TIJUANA, MEXICO — In all 24 lanes of traffic stopped at the spot where Mexico meets America, idling cars stretch back toward Tijuana as far as the eye can see. The wait is at least an hour to reach the checkpoint and undergo inspection - a new reality of the US security crackdown.
But that's a big improvement over the three hours it took to enter the US in the days and weeks immediately following Sept. 11 - except for one thing. As the delay here gets shorter, the number of illegal immigrants attempting to sneak into the US - inside the trunks of cars, strapped under seats, and even soldered inside wheel wells - is beginning to tick upward again.
Illegal crossings here at the San Diego checkpoint, which plummeted from about 900 to 170 a week after the terrorist attacks, have not climbed back to pre-Sept. 11 levels. But apprehensions are unmistakably on the rise in recent weeks, an indication, perhaps, that not even one of the tightest border clampdowns in US history seems to be able to permanently stem illegal immigration from south of the border.
There are a number of reasons for the increase. A temporary infusion of 20 additional Border Patrol agents - deployed here from other assignments after Sept. 11 - ended two weeks ago. Then, too, the holiday season is over, and more people south of the border are again trying to go north in search of work. Finally, in a never-ending game of "the weakest link," this checkpoint currently seems to be high on the list of those who trade in human smuggling.
"They are always testing us, scoping us out, trying to overwhelm our weakest point," says William Veal, chief of the US Border Patrol's San Diego sector, a 66-mile swath of the border where, traditionally, more than half of all illegal immigrants gain entry to the United States.
That's not to say the border is a wide-open sieve. In fact, it's much tighter than it was eight years ago, before the US government began "Operation Gatekeeper." Since then, there's been an 80 percent drop in apprehensions here (from more than 500,000 a year to about 100,000) - an indication that fewer would-be immigrants were making the northward trek.
Although Operation Gatekeeper has almost shut off the tide of illegal immigrants who swamped these neighborhoods for years, the migrant flow has spread east along the less-populated desert. It is also being funneled through the legal front door - hidden from border inspectors in gas tanks, under floorboards, and literally welded into dashboards.
"Prior to 9/11, the smugglers were overwhelming us [at the checkpoint], targeting us with sheer volume," says Lauren Mack, spokeswoman for the San Diego sector. Her office displays photos of immigrants sewn into the upholstery of seats, or tied to engine blocks. "With the added attention of 9/11, we have been able to virtually shut them down," she says, "but we don't know how long that can last without additional manpower and technology."
The extra 20 agents assigned here after the terror attacks helped out by wandering through the maze of waiting cars, tipping off customs inspectors at the booths when they saw something suspicious. But those agents have now returned to their real jobs, and the gain against illegal entries is slipping - still down 30 to 60 percent from the previous year, but not the 80 percent drop seen in the last months of 2001.
Illegal immigrants and those who smuggle them are close observers of the Border Patrol's daily routine. "They know when the shifts change or when we have low staff, so they flood they system," says Ms. Mack. The ploy: Send in so many cars of illegals that all agents are deployed in their capture, or so that detainees fill the holding facility. Subsequent cars loaded with illegal immigrants simply pass the border unscathed.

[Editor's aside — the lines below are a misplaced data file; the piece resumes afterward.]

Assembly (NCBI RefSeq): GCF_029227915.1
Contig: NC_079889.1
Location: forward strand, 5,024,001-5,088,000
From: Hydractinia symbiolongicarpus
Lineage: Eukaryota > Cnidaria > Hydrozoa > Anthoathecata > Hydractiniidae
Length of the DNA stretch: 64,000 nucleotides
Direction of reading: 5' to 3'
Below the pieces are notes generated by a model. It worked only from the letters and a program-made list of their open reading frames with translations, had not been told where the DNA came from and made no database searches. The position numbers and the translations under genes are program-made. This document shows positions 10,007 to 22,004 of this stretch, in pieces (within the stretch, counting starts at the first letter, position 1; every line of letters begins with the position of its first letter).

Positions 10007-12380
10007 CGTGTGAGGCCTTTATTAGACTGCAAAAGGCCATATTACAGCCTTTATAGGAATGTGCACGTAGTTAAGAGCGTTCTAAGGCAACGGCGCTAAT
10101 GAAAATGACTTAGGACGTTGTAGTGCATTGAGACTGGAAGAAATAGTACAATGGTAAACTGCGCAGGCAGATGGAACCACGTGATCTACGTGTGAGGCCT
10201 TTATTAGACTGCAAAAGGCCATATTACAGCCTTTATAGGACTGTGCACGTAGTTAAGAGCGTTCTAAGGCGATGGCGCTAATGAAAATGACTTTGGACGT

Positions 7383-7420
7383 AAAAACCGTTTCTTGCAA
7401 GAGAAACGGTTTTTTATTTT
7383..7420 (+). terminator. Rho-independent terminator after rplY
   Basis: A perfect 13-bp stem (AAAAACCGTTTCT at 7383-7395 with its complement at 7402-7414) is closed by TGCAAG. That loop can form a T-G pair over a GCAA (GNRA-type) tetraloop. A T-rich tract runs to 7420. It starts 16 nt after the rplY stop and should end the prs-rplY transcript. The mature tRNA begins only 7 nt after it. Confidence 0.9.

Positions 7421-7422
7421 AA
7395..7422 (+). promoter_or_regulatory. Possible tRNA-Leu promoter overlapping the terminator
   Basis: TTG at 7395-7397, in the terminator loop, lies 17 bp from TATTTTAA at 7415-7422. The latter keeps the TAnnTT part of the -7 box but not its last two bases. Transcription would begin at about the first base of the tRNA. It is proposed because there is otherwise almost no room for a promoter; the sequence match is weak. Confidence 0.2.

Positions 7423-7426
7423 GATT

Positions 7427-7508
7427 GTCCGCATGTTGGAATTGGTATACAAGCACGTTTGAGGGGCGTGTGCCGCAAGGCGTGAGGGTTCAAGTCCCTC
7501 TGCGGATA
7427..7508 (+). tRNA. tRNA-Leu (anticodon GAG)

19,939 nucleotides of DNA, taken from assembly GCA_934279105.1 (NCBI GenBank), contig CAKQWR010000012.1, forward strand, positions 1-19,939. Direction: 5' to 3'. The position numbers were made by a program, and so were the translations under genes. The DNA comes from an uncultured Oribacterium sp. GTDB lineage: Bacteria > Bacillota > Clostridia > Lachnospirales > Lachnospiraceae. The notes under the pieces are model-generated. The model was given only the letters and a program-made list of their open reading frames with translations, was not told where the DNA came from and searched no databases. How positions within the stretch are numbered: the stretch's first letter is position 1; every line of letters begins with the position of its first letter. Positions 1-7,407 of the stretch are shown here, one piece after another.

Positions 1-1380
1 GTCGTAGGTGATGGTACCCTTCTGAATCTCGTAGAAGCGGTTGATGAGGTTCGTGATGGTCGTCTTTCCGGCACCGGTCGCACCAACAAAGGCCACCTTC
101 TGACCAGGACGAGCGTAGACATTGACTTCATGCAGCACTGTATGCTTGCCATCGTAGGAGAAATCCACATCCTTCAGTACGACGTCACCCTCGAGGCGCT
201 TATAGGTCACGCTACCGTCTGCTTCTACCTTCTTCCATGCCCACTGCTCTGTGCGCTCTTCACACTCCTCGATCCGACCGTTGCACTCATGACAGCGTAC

Smugglers chalk it up to the cost of doing business, says Adele Fasano, San Diego district director for the Immigration and Naturalization Service (INS), parent agency of the Border Patrol.
The Border Patrol has some new, high-tech arrows in its quiver, however. Cameras check license-plate numbers on waiting cars, alerting inspectors if drivers are wanted for crimes in California or other states. Pedestrians crossing the border now must pass through metal detectors and have parcels X-rayed, similar to procedures at airports. Each is checked by a US agent.
One reason the wait at the checkpoint is shorter now is a nod to complaints of trans-border students and business people, who say the tight security was strangling local businesses. "The very long lines make my life a hardship," says Angela Gomez, a teacher who lives in Tijuana but teaches across the border. She says she sometimes stands in line for two hours - each way.
While lanes are jammed at the legal entry point, the border to the east has become increasingly difficult to pass. A ride with the Border Patrol tells the story: Stadium-style lights shine over a 50- to 100-yard-wide stretch of land separating two fences, now running inland for several miles. The first prevents vehicles from getting through. The second - a metal mesh that allows no grip - halts those trying to cross on foot. "Since 9/11, we've seen very little activity out here," says the Border Patrol's Ben Bauman.
Chief Veal says the Border Patrol's long-term strategy is to copy the approach of Operation Gatekeeper: Deploy high numbers of agents to a target border area, then gradually reduce the number after they win control of that territory. The new emphasis, he says, is on the US-Canada border.
Although no major new funding was slated for border security after Sept. 11, INS and Border Patrol officials say they're encouraged by the attention from Washington. Attorney General John Ashcroft recently toured the southern border, as has Rep. James Sensenbrenner (R) of Wisconsin, a key House committee chairman. "We are seeing the support of Congress and the administration in ways not seen before," says Veal. "That is a watershed event in itself."